Microsoft Excel is having a big birthday this year. But there’s no room for “over the hill” jokes here—even marking the big 3-0, Excel is still as relevant as ever.
“Excel is the industry leader in spreadsheet software, and, my guess is that it will be around for a long time,” said Jeff Lenning, CPA/CITP, president of Excel University, a company that trains accounting professionals in the software.
Think you know everything there is to know about SUMs and SUMIFS? Think again.
Here are some Excel tips that will help you be more efficient in your work.
Take your data as it comes
Avoid introducing manual steps into recurring-use workbooks. Instead, take the time to figure out the formula that allows you to work with the data in the format in which it was sent.
Memorize command shortcuts and create new ones
Keep your hands on your keyboard to improve your speed. Boost your overall productivity by learning the keyboard shortcuts for frequently used commands.
Good ones to know:
Select the entire row.
Select the entire column.
Insert the SUM formula.
Move to the worksheet to the left.
Move to the worksheet to the right.
You can also build your own commands by creating your own shortcuts on the Quick Access Toolbar.
Master those tables
Microsoft introduced the table feature in Excel 2007. Tables offer some advantages over using ordinary data ranges.
Tables, which are easy to format, maintain the header row for easy viewing, and also feature filter controls on the header row for easy sorting.
In addition, tables automatically expand when you add new data under the table. When you use the table’s name in your formulas, your formulas will automatically include any new transactions you paste-append to the table, according to Lenning.
Use the SUMIFS function
Caleb Bullock, CPA, CGMA, a supervisor at Somerset CPAs, PC, in Indianapolis, is a fan of the SUMIFS function, which is formatted as =SUMIFS(sum_range, criteria_range1, criteria1, [criteria_range2, criteria2]).
SUMIFS is a conditional summing function that adds up a column of numbers, but includes only those rows that meet one or more conditions.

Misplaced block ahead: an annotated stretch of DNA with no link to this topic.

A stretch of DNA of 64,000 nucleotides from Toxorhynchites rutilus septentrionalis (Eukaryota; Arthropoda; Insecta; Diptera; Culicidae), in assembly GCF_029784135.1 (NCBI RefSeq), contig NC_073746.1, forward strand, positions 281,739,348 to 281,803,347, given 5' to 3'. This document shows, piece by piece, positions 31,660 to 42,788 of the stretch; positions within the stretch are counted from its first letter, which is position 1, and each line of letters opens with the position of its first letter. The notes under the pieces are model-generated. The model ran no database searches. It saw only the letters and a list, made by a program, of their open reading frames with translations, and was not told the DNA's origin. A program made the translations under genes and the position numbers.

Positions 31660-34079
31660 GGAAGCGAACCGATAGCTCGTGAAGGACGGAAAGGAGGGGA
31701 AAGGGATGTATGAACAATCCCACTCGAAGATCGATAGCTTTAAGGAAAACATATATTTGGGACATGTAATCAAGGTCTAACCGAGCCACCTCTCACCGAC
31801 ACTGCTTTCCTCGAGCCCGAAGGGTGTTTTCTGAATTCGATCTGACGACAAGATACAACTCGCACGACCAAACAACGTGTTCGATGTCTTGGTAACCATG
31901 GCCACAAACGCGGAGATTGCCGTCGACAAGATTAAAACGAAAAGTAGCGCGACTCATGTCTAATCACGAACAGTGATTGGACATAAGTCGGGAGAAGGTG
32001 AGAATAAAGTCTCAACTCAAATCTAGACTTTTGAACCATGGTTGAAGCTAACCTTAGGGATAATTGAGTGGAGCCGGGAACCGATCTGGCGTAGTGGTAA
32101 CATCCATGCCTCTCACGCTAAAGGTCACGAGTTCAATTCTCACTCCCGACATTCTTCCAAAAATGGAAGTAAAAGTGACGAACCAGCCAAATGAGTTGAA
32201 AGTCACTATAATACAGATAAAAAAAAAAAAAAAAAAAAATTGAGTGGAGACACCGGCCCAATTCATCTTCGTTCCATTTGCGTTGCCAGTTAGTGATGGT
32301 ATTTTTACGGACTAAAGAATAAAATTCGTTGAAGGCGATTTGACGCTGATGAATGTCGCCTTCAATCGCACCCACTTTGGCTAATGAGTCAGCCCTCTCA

It’s similar to the VLOOKUP function, an easy tool to use to find information in a table or range by row. SUMIFS function can actually replace traditional functions such as VLOOKUP when returning a number.
Use the SUBTOTAL function
This function works like the SUM function but excludes other SUBTOTAL functions in its range. In addition to simple sums, it can be usedto find a different type of subtotal, such as an average, count, maximum, or minimum. You can even use SUBTOTAL to ignore values in hidden rows.
The SUBTOTAL syntax: =SUBTOTAL (Type of total, range of cells).
Make formatting easy
If you don’t already have a pre-formatted worksheet, save time by using keyboard shortcuts. One favorite of Joseph Mauriello, CPA, a senior director at BDO in Dallas, is the Ctrl+5 shortcut for formatting a strikethrough.
Excel wizard Sarah Klionsky, CPA, tax associate at McGladrey LLP in Chicago, also notes that if you double-click the format painter (See the screen grab below), it keeps the tool in the ‘ON’ position, and you can continue to format noncontiguous cells instead of having to reselect the format for each section.
Adjust your workspace
Nothing is more frustrating than flipping back and forth to different datasets or being unable to print correctly. To troubleshoot some of those quirks, try these ideas:
If your scroll bar is annoyingly small, select the first empty column to the right of your data and then hit Ctrl+Shift+Right Arrow to select all empty cells to the right, Klionsky recommends. On the Home tab in the Cells section, select Delete, and save the workbook. “The scroll bar should be much larger now and easier to grab,” she said.
To print more easily, set up print titles. This will allow you to keep the same columns or rows on every page when printing. (See the screen grab below).
To save time when working between two spreadsheets, Diego J. Baca, CPA, an assurance manager at Ernst & Young in Denver, recommends using the Ctrl+Tab shortcut.
Other shortcuts easily hide and unhide rows of data, Mauriello says:
Hide a row.
Unhide a row.
Samiha Khanna is a freelance writer in Durham, N.C.
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